4 Jan 2018

Terence Blake’s ‘DELEUZE AND THE REDUCTION TO THE ANIMAL: the problem of “dogs”’


by Corry Shores


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Terence Blake




In this post Blake discusses the notion of becoming-animal in Deleuze (in the context of James Hillman’s writings). I want to note some useful parts. Blake translates what I assume is “zone d’indiscernabilité” (and maybe as well “zone d’indécidabilité” which is often paired with it) as “zone of indistinction”:

As Deleuze aged he found it increasingly hard to have an animal relation with himself. He was unable to breathe properly without medical assistance, which he compared to a leash for a dog:

“the winter was very difficult in terms of my health: long suffocations, tied like a dog to my oxygen tank” (François Dosse, “Gilles Deleuze and Félix Guattari: Intersecting Lives”).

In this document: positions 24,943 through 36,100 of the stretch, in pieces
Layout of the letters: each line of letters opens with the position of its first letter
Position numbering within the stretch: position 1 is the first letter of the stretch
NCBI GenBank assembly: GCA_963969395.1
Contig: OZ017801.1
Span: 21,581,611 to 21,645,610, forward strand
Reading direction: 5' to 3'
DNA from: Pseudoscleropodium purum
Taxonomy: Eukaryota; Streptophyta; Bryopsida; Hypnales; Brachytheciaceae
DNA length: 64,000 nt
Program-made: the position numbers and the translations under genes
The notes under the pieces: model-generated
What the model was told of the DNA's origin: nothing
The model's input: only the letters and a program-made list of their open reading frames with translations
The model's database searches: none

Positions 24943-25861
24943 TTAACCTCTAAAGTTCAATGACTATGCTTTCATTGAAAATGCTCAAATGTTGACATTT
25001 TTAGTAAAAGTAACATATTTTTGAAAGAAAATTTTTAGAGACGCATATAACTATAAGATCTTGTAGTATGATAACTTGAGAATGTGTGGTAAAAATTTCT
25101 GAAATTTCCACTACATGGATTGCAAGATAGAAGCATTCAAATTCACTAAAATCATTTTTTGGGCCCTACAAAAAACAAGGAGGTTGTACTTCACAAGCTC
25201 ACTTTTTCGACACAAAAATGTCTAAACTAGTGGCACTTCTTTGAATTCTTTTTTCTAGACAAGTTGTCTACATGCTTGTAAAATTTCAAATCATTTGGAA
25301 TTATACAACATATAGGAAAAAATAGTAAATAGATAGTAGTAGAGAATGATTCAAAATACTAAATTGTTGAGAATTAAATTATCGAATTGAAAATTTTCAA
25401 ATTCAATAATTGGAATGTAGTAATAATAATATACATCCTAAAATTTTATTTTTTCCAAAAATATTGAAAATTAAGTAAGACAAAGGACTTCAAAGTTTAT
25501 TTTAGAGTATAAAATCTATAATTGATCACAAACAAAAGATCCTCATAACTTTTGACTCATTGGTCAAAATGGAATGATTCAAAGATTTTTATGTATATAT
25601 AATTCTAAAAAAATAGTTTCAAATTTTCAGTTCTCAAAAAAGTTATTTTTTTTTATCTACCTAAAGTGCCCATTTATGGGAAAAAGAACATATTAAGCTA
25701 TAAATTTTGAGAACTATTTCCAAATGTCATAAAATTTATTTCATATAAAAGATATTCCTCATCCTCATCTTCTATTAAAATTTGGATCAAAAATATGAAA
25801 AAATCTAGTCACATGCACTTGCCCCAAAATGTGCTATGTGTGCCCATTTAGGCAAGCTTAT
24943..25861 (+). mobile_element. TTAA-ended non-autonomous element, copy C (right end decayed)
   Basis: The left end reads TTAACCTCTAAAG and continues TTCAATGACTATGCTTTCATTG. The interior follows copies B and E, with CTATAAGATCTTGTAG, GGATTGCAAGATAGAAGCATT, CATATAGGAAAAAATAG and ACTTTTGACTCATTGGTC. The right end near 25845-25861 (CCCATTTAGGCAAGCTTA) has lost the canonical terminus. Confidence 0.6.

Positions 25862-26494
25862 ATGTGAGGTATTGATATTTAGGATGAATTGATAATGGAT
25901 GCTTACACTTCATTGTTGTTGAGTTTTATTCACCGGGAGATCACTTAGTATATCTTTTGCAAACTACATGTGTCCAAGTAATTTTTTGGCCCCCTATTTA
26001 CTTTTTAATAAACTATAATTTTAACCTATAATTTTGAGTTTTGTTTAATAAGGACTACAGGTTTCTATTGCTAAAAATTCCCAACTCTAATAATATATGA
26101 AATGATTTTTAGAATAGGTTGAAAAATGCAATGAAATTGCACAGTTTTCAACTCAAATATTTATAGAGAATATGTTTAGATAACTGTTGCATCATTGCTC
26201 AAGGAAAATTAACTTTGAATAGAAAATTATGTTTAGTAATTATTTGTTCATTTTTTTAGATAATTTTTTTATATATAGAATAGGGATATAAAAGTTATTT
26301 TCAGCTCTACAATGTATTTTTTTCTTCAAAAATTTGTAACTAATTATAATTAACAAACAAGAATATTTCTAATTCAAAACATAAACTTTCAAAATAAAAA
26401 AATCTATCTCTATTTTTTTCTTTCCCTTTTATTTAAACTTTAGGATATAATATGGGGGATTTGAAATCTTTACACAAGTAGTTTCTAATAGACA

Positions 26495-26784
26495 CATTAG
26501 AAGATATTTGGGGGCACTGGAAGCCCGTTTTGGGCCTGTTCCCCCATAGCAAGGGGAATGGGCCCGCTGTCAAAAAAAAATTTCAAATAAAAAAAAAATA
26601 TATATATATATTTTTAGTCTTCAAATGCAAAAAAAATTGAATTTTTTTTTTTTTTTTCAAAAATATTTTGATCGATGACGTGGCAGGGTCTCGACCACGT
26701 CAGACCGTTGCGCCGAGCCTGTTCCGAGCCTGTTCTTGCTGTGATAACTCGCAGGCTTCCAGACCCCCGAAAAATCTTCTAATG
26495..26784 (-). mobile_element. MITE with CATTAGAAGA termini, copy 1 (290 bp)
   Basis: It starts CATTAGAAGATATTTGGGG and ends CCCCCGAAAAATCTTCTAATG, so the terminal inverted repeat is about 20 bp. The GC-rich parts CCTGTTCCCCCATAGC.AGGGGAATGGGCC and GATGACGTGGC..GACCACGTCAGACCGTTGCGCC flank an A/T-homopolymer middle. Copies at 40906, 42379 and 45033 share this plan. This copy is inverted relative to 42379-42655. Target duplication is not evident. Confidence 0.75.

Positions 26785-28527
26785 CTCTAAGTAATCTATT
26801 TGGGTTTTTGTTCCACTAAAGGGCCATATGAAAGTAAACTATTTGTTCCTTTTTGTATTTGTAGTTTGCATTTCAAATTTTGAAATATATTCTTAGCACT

This “complaint” as Deleuze calls it, expresses sympathy for the dog and a desire for “unleashment”. We know now that this desire for unleashment eventually led to Deleuze’s suicide, and so Deleuze’s concept of a “zone of indistinction”, of a feeling of commonality with the dog, is quite moving here.

(Terence Blake)

And for a passage reading: “... tout homme qui souffre est de la viande. La viande est la zone commune de l’homme et de la bête, leur zone d’indiscernabilité...” (p.29-30), Blake renders the first part in the following passages:

With Deleuze’s complaint about being “attached like a dog” to his oxygen tank, and being “treated like a dog” by his doctors, we can see that dogs are used by Deleuze as what Hillman calls “emblems of sadness”. There is sadness and depression in the dog attached and mistreated. According to Deleuze, this feeling of identity with the dog is not the expression of a relation of resemblance or of “sentimental identification”, but of a deep sympathy and identity

“every man that suffers is meat. Meat is the common zone between man and beast” (FRANCIS BACON, 23, my translation).

(Terence Blake)

See the article for other useful translations.











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